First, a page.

So we pray for forgiveness… for hearts that have been slow to feel another’s pain… for hands that have been still when a loving touch was needed… and for voices that have remained silent while millions suffer for lack of basic needs like shelter, clothing, food, and health care. May the valleys and the burdens of hunger, homelessness, suffering, sickness and disease be conquered as we raise our voices of hope and faith to the simple, moral, and merciful imperative of taking care of one another. Amen.*

May our prayers be transforming in these difficult days.

*Adapted from words prayed in recent months in services of remembrance and in vigils for health care reform.

“A Faith-Inspired Vision of Health Care” delivered to Congress & White House

January 16, 2010

by Rev. Linda Hanna Walling

On January 12, A Faith-Inspired Vision of Health Care with nearly 200 organizational signatures and over 4000 individual signatures was delivered to all of Congress and White House staff.  The cover letter is printed below.

An Open Letter
to President Barack Obama and to
Members of the United States Senate and House of Representatives

At this historic moment in a century-long effort to make comprehensive and compassionate health care reform a reality in the United States, members of the Faithful Reform in Health Care coalition are praying for our nation and for you – our elected leaders. We offer these prayers recognizing that the arc of the moral universe does not bend toward justice on its own.  It bends only through the transformation of our hearts and minds as we commit ourselves to working for the common good… to building a sense of community that offers blessings for all… and to acting upon our concern for those who are most vulnerable.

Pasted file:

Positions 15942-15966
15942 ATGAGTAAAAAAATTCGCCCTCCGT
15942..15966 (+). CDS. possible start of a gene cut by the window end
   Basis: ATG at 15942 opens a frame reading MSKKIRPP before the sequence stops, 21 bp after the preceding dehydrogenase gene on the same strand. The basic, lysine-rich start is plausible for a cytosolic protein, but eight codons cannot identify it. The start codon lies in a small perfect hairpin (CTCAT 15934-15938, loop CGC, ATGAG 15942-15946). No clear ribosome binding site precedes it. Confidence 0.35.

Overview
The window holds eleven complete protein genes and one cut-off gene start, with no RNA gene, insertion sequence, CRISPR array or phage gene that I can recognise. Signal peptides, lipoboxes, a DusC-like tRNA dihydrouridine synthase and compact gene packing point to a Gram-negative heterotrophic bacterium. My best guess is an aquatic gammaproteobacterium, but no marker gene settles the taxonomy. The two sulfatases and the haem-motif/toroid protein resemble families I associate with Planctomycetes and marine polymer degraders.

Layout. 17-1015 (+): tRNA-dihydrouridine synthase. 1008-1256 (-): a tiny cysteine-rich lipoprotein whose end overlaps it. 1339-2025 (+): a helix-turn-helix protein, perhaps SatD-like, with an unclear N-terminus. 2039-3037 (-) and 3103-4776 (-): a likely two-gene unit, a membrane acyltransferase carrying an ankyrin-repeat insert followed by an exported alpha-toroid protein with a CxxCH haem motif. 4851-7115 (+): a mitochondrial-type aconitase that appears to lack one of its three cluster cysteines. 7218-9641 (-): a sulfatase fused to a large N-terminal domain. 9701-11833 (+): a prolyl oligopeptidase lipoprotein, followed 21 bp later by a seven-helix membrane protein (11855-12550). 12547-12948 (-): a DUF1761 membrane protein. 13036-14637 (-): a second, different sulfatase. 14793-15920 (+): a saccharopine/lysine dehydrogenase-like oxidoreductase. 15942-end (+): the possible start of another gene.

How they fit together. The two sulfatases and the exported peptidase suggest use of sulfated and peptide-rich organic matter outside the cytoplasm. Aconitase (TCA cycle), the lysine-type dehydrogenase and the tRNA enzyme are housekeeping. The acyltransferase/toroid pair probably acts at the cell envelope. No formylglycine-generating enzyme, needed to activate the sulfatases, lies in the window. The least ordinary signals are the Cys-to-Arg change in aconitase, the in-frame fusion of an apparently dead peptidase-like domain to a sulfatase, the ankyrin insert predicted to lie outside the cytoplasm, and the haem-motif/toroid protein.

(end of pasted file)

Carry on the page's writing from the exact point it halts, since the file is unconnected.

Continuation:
People of faith have worked for decades in support of quality and affordable health care for all because we see it as a moral calling – and because we truly believe that our nation is endowed with the talents, wisdom and sufficient resources necessary to meet the health care needs of one another.  In these critical hours of deliberation, from now until a health care bill is signed, Faithful Reform in Health Care and its members will lift you in prayer around a moral vision for health care reform that guarantees affordable health care for everyone and lays the foundation for sharing our abundant health care resources in a spirit of generosity.

Through our Interfaith Virtual Vigil of Prayer, Hope, and Action, we will offer these prayers every day until health care reform is signed into law. We know that what is broken in U.S. health care cannot be repaired in one sweeping piece of legislation. At the same time, we believe that the first steps toward transformation can be addressed in the pending deliberations over the shape of our health care future.  We will pray that you take these steps with courage and in hope.

We applaud the actions and leadership that have brought us to this historic moment, and now pray that you will move forward with a vision that will bend the arc of our health care future toward justice.  While our individual organizations support a variety of policy priorities and strategies for incorporating our faith values in legislation, there is broad consensus around provisions that move us toward a more just system of health care that is inclusive, affordable, accessible, and accountable.

Read the full letter and view the Vision Statement and signatures.